It has now been revealed that scientific experts in 2020 viewed the theory of COVID-19 being leaked from a lab in Wuhan as “very likely,” but instead chose to sign a paper in March of that year saying the opposite.
The March paper, titled “The Proximal Origin of SARS-CoV-2” was signed by a group of scientists in 2020 and played an influential role in shaping public consensus that the pandemic had originated in a Chinese wet market — not a lab.
House Republicans on the subcommittee investigating the origins of COVID-19 accidentally released a set of new documents on Wednesday containing screenshots of emails and Slack messages which show that the scientists who signed onto the “Proximal Origin” paper believed the opposite of what they told the public.
The inadvertently released documents included emails and Slack messages that were cropped and showed the scientists’ real-time thinking in 2020.
The recently exposed documents included cropped emails and Slack messages, exposing the motive of the “Proximal Origin” authors.
The subcommittee’s report, which contained the cropped set of emails and messages, was created using “Acrobat PDFMaker 23 for Word,” according to The Intercept, which noted that the report was initially drafted as a Word document.
Despite having cropped the information, Word keeps the original image when an image is cropped.
Microsoft points out that “Cropped parts of the picture are not removed from the file, and can potentially be seen by others.” The company adds, “If there is sensitive information in the area you’re cropping out make sure you delete the cropped areas.”
When the scientists’ report was inputted into Word and later converted into a PDF, the uncropped images were carried over into the PDF.
Due to the retainment of the uncropped images, The Intercept was able to restore the emails and Slack messages to their original format.
Let’s go on an Easter egg hunt inside the pdf https://t.co/ntVn2UpKPd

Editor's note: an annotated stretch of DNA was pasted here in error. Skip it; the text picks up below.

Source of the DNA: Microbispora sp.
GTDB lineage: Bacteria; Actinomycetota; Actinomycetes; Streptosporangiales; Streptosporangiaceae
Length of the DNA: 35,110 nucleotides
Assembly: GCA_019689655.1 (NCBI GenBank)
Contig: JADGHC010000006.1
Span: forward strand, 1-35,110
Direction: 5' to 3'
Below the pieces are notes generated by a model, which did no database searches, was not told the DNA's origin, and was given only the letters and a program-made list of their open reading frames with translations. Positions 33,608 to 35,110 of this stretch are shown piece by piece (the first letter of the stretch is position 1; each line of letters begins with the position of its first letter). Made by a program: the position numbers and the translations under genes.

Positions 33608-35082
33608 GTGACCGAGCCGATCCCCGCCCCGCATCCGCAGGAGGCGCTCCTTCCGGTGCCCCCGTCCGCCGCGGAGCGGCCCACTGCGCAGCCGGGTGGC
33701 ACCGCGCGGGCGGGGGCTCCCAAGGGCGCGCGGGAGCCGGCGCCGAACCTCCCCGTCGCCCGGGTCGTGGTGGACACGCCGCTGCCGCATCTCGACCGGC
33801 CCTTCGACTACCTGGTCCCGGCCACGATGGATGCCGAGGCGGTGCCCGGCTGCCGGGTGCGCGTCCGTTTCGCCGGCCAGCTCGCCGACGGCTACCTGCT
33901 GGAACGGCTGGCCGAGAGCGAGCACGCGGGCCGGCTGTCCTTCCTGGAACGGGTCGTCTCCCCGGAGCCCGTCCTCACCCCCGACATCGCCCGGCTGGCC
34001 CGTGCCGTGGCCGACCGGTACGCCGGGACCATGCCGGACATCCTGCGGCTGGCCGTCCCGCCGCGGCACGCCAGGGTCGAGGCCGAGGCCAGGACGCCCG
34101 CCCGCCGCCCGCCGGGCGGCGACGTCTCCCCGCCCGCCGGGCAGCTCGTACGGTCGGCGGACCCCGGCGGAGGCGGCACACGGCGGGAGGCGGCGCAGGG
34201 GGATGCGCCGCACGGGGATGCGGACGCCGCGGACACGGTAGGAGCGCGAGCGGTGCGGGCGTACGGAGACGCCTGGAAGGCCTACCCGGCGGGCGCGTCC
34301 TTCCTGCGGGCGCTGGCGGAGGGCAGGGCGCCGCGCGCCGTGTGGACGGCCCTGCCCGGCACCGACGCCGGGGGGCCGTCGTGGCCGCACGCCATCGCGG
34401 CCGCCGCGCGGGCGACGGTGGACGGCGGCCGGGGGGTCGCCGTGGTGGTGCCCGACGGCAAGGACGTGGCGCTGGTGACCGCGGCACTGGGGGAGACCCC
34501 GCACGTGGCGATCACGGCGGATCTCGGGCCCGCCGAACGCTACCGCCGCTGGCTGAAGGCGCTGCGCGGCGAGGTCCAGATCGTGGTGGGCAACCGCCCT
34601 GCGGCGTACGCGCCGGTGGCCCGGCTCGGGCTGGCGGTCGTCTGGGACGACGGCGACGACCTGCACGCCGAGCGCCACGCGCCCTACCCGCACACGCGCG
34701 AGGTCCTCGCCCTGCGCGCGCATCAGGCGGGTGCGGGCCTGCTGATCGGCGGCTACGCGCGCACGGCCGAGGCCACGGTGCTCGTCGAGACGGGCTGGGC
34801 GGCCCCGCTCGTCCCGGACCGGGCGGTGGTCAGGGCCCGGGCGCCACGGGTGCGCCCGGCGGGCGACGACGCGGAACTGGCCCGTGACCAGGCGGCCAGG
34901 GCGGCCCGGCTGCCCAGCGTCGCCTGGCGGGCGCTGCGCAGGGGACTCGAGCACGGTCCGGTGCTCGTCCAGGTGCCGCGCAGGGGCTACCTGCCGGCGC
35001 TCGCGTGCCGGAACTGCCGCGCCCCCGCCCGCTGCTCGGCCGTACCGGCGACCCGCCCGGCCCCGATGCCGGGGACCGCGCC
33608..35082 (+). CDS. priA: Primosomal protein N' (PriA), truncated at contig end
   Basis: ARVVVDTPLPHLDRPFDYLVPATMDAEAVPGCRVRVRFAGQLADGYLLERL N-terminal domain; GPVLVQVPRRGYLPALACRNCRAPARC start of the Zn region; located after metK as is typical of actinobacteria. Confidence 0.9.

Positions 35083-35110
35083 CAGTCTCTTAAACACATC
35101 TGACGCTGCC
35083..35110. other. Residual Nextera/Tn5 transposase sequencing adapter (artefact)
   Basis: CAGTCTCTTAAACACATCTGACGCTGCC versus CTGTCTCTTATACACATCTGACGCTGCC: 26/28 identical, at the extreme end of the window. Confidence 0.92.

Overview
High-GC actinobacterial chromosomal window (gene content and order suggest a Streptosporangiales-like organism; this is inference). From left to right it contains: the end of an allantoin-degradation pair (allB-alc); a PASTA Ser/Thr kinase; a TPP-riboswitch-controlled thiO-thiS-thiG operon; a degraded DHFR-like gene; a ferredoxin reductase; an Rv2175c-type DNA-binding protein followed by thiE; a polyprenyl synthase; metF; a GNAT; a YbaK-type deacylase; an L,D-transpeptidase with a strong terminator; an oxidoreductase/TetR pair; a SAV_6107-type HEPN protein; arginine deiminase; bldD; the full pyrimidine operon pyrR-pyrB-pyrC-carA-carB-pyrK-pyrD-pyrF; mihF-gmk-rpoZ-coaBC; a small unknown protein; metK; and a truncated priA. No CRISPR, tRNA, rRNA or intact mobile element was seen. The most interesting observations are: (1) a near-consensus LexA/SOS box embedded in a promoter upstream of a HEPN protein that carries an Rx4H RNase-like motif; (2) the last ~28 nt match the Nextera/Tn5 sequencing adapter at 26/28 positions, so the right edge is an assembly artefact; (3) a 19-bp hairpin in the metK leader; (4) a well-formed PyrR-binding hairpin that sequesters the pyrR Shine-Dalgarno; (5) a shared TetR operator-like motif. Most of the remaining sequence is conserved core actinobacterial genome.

— Francisco de Asis (@franciscodeasis) July 11, 2023
The House Republicans’ hearing on Tuesday into the “Proximal Origin” paper began with a series of calls in February 2020 made by Dr. Anthony Fauci and Francis Collins, then-head of the National Institutes of Health.
On the same day Fauci and Collins wrapped up their first call, the authors of the origin paper had completed their first draft, which ended up sharing a consensus opposite of what they believed, according to The Intercept.
During Tuesday’s hearing, the authors said they had “changed their minds” because of new data.
However, as seen in the emails and Slack messages, the authors consistently shared their belief that COVID-19 escaped from a Chinese lab, even after the release of new data.
Among the authors who testified at the hearing was Kristian Andersen, who, in a February 2020 Slack message between fellow author Andrew Rambaut, hypothesized that the virus could’ve leaked from lab instead of having emerged naturally from a wet market.
“I believe RaTG13 is from Yuanan, which is about as far away from Wuhan as you can be and still be in China,” Andersen wrote on Slack, referring to a virus in 2013 that produced Covid-like symptoms in children.
“What are the chances of finding a viruses that are 96% identical given that distance? Seems strange given how many SARS-like viruses we have in bats,” Andersen added.
Rambaut responded to Andersen, claiming that while the entire situation was “fishy,” they should avoid speculation — effectively ending the conversation.
“I personally think we should get away from all the strange coincidence stuff. I agree it smells really fishy but without a smoking gun it will not do us any good,” Rambaut wrote. “The truth is never going to come out (if [lab] escape is the truth.)
“Would need irrefutable evidence. My position is that the natural evolution is entirely plausible and we will have to leave it at that.”
Despite Rambaut saying the truth would never come to light if Covid had escaped from a lab, he did say, however, that the authors should set such an argument aside.
“I think it would be good idea to lay out these arguments for limited dissemination. And quite frankly so we can learn from it even if it wasn’t an escape,” he added.
After having completed their first draft, Andersen replied to two colleagues who wanted to eliminate the lab leak theory from the paper.
“The main issue is that accidental escape is in fact highly likely-it’s not some fringe theory,” Andersen said.
Although the authors did share the belief that COVID-19 could have likely emerged from a lab, the paper they released argued the opposite and would eventually be used to label the possibility of a lab leak as merely a “conspiracy theory” (and even racist.)
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